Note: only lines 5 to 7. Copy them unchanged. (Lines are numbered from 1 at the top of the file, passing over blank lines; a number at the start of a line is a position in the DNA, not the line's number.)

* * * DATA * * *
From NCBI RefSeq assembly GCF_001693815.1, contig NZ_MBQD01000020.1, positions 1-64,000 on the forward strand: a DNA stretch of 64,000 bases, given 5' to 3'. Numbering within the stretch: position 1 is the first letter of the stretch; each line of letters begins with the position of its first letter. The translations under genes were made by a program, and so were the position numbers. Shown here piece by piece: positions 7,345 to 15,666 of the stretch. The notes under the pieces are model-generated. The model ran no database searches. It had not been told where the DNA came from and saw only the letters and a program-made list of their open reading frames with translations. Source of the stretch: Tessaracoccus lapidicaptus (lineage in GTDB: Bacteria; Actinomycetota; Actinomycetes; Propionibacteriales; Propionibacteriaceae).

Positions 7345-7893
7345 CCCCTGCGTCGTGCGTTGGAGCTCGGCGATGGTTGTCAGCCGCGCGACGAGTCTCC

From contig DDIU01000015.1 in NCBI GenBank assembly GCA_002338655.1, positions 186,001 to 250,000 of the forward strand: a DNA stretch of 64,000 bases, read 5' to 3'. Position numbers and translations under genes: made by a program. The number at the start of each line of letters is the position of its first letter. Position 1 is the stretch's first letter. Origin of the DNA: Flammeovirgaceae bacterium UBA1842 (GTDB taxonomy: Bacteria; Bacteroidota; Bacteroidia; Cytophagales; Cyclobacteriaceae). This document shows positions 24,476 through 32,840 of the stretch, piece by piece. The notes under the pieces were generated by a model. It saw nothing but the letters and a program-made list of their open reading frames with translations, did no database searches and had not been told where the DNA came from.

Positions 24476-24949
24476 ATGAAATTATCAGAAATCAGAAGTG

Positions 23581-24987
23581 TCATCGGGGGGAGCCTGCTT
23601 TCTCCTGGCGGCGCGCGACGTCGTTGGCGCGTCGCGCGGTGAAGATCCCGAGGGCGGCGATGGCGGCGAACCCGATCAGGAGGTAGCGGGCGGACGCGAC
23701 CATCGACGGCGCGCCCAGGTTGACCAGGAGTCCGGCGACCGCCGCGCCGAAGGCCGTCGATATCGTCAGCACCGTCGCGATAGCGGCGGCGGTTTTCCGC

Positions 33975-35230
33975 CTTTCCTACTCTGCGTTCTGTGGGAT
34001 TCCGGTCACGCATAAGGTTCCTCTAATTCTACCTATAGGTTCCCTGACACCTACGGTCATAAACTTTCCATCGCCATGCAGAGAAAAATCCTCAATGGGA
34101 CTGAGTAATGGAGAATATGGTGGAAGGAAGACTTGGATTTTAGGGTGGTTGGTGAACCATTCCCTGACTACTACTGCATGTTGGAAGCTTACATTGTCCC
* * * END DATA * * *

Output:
Positions 24476-24949
24476 ATGAAATTATCAGAAATCAGAAGTG

Positions 23581-24987